Editor’s note: Don’t miss your chance to watch Pat Reeve on Deer Talk Now at noon Central tomorrow!
In November 2005, Pat Reeve was already well known in whitetail industry but had just started filming Driven 24/7, which morphed into today’s Driven TV. In one of his first hunts for the new show, Pat scored on the deer of a lifetime. Here’s the story, in an excerpt from the book Legendary Whitetails III.
It was 9:30 a.m., Nov. 14, 2005, and Pat was hunting west-central Illinois with Sugar Creek Outfitters. Cameraman Jim Musil was filming.
It was the second morning of their hunt, and the rut was in full swing. Pat had set up numerous stands on several farms, but he was determined to hunt a promising stand that he’d set in a wooded draw where he’d found some impressive sign. The wind had not cooperated on the first day, so Pat and Jim were forced to hunt another spot. The second day, the wind shifted, and Pat knew he would be able to hunt the stand.
He and Jim were in their double stands well before daylight, getting the camera gear set up. Just before good filming light, a small buck appeared in a nearby CRP field chasing a doe. Things were looking good. About an hour later, Pat saw some does across the ridge. They were acting strangely. Figuring that a big buck might be the reason for their strange actions, Pat made several tending grunts with his Hunter’s Specialties can call. Nothing happened for another hour.
Like many hunters in similar situations, Pat started second-guessing his stand location. Should he have been on top of the ridge instead of near the bottom? That question was answered moments later when he heard the unmistakable grunt of a mature buck and some rustling in the brush about 80 yards away.
“A doe suddenly came running out of the thicket and stopped,” Pat said. “After telling Jim that a buck was following her, I heard another grunt. While Jim was getting the camera into position, I was trying to see around a big tree that blocked my view.”
Jim saw the buck before Pat and whispered, “Shooter.” Then his eyes got big, and he whispered, “Monster.”
When the buck appeared from behind the tree, Pat was not prepared for what he saw. The next few seconds would change his life forever. Out stepped a massive 5-by-5 — the largest typical whitetail he had ever seen. As mentioned, he knew immediately the buck was a record-book contender.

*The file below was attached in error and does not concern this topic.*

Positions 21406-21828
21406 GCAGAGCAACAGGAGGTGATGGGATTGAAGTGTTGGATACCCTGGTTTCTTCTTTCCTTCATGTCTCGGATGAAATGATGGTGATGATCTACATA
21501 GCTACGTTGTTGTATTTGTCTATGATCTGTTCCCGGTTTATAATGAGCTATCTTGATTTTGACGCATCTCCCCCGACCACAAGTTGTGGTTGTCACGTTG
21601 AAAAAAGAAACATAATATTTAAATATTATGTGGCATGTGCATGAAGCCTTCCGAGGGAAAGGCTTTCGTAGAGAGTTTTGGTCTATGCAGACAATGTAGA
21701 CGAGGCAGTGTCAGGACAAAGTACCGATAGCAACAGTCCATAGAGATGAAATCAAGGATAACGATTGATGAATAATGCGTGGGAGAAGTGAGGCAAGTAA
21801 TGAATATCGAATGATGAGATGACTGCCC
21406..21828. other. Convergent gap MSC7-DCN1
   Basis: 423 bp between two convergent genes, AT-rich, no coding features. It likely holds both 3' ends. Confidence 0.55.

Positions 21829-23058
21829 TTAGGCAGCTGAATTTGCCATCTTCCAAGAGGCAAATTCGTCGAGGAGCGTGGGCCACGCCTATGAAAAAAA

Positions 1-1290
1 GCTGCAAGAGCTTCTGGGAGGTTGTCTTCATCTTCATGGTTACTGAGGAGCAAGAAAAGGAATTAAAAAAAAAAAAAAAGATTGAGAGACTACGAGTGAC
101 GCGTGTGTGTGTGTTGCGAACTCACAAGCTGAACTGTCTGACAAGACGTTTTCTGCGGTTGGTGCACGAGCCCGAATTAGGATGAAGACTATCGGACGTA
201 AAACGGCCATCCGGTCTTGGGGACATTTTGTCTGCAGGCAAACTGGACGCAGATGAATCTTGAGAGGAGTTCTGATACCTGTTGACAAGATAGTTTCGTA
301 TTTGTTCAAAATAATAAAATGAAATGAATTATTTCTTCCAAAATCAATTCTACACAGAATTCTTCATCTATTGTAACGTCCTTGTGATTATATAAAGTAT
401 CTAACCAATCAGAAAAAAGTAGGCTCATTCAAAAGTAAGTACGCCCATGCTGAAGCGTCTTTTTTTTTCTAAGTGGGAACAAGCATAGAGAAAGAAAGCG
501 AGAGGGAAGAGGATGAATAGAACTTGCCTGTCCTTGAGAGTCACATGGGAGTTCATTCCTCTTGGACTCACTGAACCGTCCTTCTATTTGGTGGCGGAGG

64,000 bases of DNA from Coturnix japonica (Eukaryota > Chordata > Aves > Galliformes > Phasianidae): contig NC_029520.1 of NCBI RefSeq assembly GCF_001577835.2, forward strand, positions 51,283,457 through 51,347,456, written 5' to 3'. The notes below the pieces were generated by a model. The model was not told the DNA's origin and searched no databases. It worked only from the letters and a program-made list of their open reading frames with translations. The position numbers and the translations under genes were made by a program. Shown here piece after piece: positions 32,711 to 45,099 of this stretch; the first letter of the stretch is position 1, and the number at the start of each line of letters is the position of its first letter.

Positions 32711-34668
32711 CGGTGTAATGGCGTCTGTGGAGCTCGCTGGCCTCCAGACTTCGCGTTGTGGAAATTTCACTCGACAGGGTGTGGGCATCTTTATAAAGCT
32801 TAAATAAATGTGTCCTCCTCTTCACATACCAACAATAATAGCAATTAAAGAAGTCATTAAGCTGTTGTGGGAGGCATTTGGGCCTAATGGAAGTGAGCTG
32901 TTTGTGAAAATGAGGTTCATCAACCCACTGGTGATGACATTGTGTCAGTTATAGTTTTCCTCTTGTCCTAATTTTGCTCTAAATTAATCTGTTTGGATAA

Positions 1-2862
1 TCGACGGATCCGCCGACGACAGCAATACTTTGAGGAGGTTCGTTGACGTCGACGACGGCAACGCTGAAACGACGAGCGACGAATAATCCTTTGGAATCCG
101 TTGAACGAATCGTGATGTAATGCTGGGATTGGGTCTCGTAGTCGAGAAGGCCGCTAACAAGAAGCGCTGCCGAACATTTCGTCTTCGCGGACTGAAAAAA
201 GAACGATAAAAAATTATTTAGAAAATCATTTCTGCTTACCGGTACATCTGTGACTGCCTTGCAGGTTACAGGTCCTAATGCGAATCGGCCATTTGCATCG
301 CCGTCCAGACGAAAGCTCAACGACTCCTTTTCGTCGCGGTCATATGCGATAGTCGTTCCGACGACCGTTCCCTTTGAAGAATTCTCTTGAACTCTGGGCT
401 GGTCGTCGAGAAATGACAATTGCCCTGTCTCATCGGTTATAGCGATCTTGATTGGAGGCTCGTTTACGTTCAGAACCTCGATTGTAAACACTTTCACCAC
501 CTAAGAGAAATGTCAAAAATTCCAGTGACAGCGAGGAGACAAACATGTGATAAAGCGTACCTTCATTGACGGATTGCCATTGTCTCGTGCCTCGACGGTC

“He was still about 60 yards away, walking toward us,” Pat said. “But then he started walking toward the doe. She was off to our left in a place where I couldn’t get a shot, and it looked like things might go bad on us.
“He was walking in a stiff-legged fashion like big bucks often do. He looked like he was actually trying to corral her into that thick area. He was now between us and the doe, and he started stamping his feet. I was getting nervous because I knew that if he pushed her into that thicket, they would almost certainly wind us.”
Pat said a prayer and tried to think about various scenarios that might occur.
“I had my bow up and ready for a possible shot,” he said. “All of a sudden, the doe looped around the buck and came running toward us. My prayer was answered. As she approached the tree we were in, she made a distinct coughing sound. He started trotting toward her. She came to a stop right under our stand. I focused on a shooting lane directly in front of the buck, moving my body slightly so I would be in position for the shot. But he went through the opening too quickly and I knew I couldn’t get a shot. I shifted my attention to the next shooting lane.”
When the buck stepped into a wider shooting lane 20 yards from the tree, Pat voice-grunted to stop him.
“After making sure Jim had the camera rolling, and after making sure my 20-yard pin was settled on the right spot behind his shoulder, I released my arrow,” he said. “I knew it was a good shot. He ran about 10 yards and stopped. The doe went tearing off. He stood there stamping his feet as if nothing had happened. Then he simply started walking away at a very slow pace. I grabbed my binoculars. I was relieved to see blood trickling down behind his shoulder. A second or two later, he went over. Jim captured the entire drama on video.”
Pat knew he had shot an enormous buck that would make B&C, but he had no idea the buck would gross more than 200 typical inches.
“When I reached the deer, I knew he was much larger than I originally had thought,” he said. “I had been around a lot of world-class deer, and I realized that my chance to take one had finally come. I can’t begin to describe the feeling. I was in a state of shock for a long time. God was really looking out for me on that one.”